Integrated Services Digital Network (ISDN) is a technology that was created in the 1980s. This technology grew in popularity because it can deliver high speed voice, video, images, data, etc. This article will explore ISDN, the related technology for ISDN communication and how to record calls using this communications standard.
What is ISDN?
ISDN is a set of communications standards that uses digital communication to transmit voice, data and signaling over a Public Switched Telephone Network (PSTN). The purpose of ISDN was to replace outdated landlines to digital lines and improve communication by providing higher speed and better quality.
The problem ISDN solves.
ISDN was designed to create an end-to-end digital communication.
In the image above, the user wants to dial their Internet Service Provider (ISP) from their computer and they want to connect to the internet. The ISP provides the user a connection to the internet. The language the computer uses for communication is in digital. The telephone lines are analog phone lines. In order to communicate from the digital computer to the analog phone line there was a device that would modulate the signal and demodulate the signal at both ends. This device was called a modulator demodulator (MODEM). When the signal reaches the Public Switched Telephone Network (PSTN) the signaling is digital within the network. The signal is analog between the PSTN and the ISP and there is a modem connecting to the ISP server where that device is digital. In this scenario, the signal goes from digital to analog to digital to analog to digital.
ISDN solves this by keeping the signal as digital end to end. ISDN is an interface that provides digital end-to-end communication over regular phone lines. In terms of telephony benefits, ISDN allows users to transmit multiple phone calls as digital audio over regular analog PSTN lines.
ISDN includes three protocol standards E, I and Q series.
The E series refers to telephone equipment such as E.163 or E.164. This refers to the existing telephone network. The E.163 refers to the international telephone numbering plan and E.164 is the international addressing plan. This ensures that each device has a unique number where texts and calls are routed correctly to individual devices in every country. The E.163 was the old standard and replaced by E.164.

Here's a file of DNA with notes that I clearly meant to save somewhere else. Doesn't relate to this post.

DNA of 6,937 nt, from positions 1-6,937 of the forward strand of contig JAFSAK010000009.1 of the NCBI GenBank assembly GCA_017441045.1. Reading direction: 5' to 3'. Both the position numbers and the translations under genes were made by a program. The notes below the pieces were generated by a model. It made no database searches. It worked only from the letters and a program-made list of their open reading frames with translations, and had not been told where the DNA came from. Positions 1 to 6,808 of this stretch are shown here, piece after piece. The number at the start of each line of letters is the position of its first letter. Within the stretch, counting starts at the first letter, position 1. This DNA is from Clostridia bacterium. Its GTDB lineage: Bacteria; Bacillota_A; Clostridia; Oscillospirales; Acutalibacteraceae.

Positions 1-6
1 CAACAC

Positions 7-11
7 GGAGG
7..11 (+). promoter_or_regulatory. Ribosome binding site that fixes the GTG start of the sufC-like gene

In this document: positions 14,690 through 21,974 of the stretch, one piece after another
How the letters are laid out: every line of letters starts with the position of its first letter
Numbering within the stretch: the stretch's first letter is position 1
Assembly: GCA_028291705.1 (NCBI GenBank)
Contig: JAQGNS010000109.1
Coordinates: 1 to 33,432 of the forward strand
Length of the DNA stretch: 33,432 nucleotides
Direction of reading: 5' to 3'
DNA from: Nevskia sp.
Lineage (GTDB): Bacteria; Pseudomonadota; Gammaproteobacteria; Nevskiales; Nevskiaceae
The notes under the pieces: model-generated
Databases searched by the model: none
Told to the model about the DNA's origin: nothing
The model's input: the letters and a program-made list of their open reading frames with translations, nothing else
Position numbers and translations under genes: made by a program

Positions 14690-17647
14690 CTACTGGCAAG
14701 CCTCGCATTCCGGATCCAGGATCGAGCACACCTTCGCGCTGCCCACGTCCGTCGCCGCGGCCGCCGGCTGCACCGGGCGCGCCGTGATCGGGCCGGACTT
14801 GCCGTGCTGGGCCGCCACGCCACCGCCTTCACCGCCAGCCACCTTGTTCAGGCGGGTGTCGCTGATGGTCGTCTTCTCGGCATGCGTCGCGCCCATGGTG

The I series refers to concepts, aspects and interfaces. These include the series:
- I.100 – Concepts, structures and terminology.
- I.200 – Service capabilities to be provided to users.
- I.300 – Network aspect such as protocol reference model, channel signaling, addressing and numbering.
- I.400 – User network interfaces, functional grouping and reference points, transmissions rates and Open Systems Interconnection (OSI) layer protocol specifications.
- I.500 – Inter-network interfaces for working between ISDN, Public Switched Telephone Network (PSTN), Packet Switched Public Data Network (PSPDN), Public Data Network (PDN), etc.
- I.600 – These are maintenance principles to test for failures, verification, etc.
The Q series refers to switching and signaling.
What is BRI?
Basic Rate Interface (BRI) provides two bearer channels (B channels) and one delta channel (D channel). The two B channels are 64k. The D channel is 16k and used for signaling, or to setup or tear down the link of communication. The B channels are used to transmit or “bear” the data. In terms of telephony benefits, BRI line can replace two analog phone lines.
What is PRI?
ISDN lines are often used as telecom trunk lines. A common call recording scenario is a passive recording from the trunk lines setup (Scenario 3). This configuration utilizes special PRI Line recording boards. Call traffic and signaling is passively collected and recorded by call recording software.
What is the common method to record ISDN BRI and PRI lines?
In general, companies should pursue Active Recording based on CSTA protocols whenever possible. This configuration provides the ability to record digital and VoIP phones, remote sites to a centralized recorder and there is no need for individual phone wiring to the recorder. In essence, this configuration provides the most flexible method of recording.
Analog and TDM lines are recorded lines tapped (connected in parallel) to recording boards. For more information about setting up this scenario or any other call recording configuration, please contact us.
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Last Updated on June 28, 2022